Interesting post. I have only two brief comments. First, it seems that one crucial premise in Sinnott-Armstrong’s argument is the following: “If we generalize, it appears that the relative strength of all obligations depends on the level of harmful consequences that would result from violating the obligation.” But why does Sinnott-Armstrong think that we should generalize? It seems the relative strength of my obligation to aid a person depends not just on the harmful consequences that would result from my failure to aid him or her but also on my social proximity to that person. Even when the potential harm is the same, I have a more stringent obligation to save a friend than to save a stranger, and an even more stringent obligation to save my daughter.
    Second, you might want to contact Ben Sachs. He has a paper that makes a similar point about how consequentializing is a double-edged sword. He doesn’t use this point to respond to Sinnott-Armstrong or any argument of the sort, but it’s something you might want to cite if you’re thinking of developing this into a paper responding to Sinnott-Armstrong.

  11. My response is in the same neighborhood as Doug’s. Everybody should allow that consequences make some moral difference; the question is whether they make all the difference. It follows that everyone should allow that consequences will make a difference, as economists say, at the margin: of two otherwise similar cases, a difference in consequences will make a moral difference. But it just doesn’t follow that consequences make all the moral difference.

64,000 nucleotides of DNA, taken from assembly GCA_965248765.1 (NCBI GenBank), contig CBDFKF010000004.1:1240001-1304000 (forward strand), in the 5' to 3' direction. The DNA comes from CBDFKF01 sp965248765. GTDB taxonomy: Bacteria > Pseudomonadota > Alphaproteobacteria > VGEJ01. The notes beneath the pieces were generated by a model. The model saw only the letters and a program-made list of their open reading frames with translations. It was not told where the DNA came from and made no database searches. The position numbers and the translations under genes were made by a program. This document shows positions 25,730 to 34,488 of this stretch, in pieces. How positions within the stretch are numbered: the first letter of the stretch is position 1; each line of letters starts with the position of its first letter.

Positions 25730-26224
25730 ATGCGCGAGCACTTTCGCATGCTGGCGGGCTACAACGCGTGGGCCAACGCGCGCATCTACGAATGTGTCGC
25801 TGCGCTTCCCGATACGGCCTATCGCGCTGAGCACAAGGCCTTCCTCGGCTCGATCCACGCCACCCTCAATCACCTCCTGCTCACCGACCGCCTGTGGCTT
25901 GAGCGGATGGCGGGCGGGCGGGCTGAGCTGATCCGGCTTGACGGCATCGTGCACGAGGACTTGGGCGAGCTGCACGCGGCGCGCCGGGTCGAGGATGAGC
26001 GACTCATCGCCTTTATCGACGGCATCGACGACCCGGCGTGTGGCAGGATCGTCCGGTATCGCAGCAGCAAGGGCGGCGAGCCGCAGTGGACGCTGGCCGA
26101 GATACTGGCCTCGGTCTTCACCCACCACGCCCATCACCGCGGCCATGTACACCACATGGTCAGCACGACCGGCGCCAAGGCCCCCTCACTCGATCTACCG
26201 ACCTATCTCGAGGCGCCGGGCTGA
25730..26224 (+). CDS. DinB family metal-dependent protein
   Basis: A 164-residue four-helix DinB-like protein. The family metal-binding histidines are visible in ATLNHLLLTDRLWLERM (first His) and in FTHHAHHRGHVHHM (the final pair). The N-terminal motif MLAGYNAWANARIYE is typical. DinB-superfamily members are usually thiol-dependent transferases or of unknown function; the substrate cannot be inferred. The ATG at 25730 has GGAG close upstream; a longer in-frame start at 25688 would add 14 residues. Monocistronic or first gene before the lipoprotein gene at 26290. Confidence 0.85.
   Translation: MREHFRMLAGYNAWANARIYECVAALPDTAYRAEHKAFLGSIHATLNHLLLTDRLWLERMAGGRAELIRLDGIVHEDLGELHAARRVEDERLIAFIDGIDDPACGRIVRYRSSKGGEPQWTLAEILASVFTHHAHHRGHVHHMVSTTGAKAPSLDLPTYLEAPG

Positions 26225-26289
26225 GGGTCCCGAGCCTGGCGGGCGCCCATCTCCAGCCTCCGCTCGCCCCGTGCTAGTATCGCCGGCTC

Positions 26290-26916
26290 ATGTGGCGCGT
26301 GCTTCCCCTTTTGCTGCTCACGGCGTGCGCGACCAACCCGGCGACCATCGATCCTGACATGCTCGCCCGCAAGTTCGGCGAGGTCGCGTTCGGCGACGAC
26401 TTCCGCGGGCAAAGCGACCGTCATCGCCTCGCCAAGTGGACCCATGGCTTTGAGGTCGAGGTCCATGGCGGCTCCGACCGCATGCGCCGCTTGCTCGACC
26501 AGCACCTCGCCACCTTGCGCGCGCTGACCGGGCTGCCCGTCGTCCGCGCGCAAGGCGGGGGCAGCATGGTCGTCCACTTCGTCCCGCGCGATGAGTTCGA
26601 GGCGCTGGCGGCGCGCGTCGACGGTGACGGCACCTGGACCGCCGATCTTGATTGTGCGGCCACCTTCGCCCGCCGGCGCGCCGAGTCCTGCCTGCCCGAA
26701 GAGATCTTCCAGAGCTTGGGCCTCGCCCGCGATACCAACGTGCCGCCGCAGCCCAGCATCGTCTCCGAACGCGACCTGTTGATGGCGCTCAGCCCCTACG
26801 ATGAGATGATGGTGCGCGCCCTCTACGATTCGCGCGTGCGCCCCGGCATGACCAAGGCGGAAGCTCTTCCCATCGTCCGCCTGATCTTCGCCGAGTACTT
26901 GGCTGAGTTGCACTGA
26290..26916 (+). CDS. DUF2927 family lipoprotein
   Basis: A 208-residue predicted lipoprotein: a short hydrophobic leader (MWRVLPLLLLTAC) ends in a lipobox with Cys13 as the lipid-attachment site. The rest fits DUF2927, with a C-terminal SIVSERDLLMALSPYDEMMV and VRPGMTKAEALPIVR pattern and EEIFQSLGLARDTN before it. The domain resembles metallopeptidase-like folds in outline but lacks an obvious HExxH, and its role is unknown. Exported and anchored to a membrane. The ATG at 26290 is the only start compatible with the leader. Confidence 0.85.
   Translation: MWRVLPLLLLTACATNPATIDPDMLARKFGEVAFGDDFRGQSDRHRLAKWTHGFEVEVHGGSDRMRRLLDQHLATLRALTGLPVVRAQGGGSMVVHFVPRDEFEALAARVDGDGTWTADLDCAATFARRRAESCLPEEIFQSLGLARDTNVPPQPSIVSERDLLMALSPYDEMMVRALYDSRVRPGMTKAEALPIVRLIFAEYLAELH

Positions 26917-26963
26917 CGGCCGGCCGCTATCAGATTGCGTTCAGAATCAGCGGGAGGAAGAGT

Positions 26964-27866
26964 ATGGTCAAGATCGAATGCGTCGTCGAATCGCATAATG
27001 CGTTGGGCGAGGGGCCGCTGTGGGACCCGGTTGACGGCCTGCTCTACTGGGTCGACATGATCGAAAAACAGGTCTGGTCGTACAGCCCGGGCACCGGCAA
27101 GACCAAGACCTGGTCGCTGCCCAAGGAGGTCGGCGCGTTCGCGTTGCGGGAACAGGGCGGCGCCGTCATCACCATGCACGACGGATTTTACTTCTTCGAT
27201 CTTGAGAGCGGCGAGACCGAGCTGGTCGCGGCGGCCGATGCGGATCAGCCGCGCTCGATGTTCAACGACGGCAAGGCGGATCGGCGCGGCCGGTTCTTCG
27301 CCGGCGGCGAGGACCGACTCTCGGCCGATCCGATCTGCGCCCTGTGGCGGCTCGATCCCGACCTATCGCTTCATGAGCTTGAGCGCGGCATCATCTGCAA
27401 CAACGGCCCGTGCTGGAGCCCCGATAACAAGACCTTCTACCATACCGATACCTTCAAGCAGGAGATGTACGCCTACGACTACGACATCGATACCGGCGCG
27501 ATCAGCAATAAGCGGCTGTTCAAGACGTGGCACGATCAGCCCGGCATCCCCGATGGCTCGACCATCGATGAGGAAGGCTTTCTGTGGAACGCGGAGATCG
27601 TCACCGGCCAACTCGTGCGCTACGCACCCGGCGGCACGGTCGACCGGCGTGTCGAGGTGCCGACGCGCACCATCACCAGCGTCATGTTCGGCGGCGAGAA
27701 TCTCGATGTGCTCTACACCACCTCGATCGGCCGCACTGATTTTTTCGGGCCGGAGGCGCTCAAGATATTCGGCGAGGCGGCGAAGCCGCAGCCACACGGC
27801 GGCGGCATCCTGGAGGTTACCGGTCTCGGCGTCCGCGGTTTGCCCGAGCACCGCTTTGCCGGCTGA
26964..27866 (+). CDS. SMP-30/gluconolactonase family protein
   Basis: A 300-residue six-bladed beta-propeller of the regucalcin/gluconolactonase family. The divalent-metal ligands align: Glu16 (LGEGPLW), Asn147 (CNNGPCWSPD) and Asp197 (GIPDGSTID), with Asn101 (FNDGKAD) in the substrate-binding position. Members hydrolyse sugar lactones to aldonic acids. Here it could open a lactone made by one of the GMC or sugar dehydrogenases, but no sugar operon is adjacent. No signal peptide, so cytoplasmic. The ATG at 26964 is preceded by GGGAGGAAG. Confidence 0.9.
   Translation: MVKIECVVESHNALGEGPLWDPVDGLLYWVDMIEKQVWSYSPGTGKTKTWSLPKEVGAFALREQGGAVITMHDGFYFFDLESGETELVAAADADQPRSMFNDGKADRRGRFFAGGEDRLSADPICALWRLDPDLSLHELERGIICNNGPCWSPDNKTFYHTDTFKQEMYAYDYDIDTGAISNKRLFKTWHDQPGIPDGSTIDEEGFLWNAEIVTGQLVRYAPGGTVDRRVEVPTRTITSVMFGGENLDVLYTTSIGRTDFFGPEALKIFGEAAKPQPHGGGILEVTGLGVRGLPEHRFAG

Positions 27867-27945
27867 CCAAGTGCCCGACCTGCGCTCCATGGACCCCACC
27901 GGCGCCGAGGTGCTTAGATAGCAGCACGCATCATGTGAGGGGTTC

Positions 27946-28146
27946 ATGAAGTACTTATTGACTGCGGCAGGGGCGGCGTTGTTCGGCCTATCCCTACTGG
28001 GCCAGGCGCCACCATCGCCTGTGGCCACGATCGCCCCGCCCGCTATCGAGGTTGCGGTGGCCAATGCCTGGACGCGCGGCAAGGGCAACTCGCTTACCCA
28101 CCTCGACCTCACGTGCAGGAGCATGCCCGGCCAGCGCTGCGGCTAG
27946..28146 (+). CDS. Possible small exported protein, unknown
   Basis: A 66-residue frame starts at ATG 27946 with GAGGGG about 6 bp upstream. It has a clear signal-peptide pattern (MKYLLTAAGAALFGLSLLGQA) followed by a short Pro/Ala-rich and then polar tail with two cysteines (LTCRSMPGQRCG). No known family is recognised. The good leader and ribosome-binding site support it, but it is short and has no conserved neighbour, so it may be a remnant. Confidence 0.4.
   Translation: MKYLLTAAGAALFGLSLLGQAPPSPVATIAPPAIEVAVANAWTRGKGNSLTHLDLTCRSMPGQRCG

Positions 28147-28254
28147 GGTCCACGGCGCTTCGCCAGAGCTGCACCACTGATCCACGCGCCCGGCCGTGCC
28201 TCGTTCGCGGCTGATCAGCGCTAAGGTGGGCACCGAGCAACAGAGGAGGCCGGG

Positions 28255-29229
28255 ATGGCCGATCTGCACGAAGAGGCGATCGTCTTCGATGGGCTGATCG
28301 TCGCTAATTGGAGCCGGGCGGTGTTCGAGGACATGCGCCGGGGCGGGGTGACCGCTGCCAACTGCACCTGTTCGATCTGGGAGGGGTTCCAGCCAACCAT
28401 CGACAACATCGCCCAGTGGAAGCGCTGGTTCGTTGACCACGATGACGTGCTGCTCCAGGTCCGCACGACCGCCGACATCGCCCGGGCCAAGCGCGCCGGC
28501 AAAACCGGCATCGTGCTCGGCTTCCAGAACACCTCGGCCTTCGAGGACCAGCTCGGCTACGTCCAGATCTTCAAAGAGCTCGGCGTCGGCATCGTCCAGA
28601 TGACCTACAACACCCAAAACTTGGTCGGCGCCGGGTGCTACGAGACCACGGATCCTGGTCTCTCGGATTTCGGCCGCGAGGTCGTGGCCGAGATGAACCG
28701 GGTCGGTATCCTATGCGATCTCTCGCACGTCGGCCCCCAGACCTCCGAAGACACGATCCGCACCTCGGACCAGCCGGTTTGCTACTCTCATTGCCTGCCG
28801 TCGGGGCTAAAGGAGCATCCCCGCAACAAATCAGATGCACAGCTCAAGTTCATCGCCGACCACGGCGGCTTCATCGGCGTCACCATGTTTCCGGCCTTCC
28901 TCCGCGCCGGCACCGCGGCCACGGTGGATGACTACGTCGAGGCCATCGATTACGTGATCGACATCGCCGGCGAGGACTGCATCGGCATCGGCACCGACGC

(A young woman with two otherwise similar romantic interests finds herself more attracted to the more handsome man. Furthermore, upon reflection, she thinks that the handsomer a hypothetical man was, the more she would be attracted to him. It doesn’t follow that her romantic attraction is exhaustively explained by physical attraction.)

  12. Doug and Heath, WSA doesn’t give us much of an argument for generalizing that the consequences, and harmful consequences in particular, are what always matter. In fact, he doesn’t even really spell out that he is generalizing. What he does do, though, is go through a few cases and explain how he traces the morally relevant features to harm. In particular, he explains that he thinks that friendship affects the strength of the obligation to keep the promise insofar (and only insofar, presumably) as it affects the consequences of breaking the promise (p. 440), and although this goes unsaid, his theory requires him to more specifically restrict the impact of friendship to how it affects the harms and benefits of breaking the promise.
    I agree with the two of you that other factors besides harm and benefit seem to affect rightness and wrongness, but WSA’s argument suggests that, for each case we present to show that those other factors matter, he will give a story about how they matter only insofar as they affect harm and benefit (and how that can preserve most of our intuitive judgments). So we’re left with a mere standoff of intuition, which is very real but dialectically weak, and this is why (I think) it is important to observe that even if we give him his premise about harm, it still isn’t sufficient to constitute an argument for consequentialism.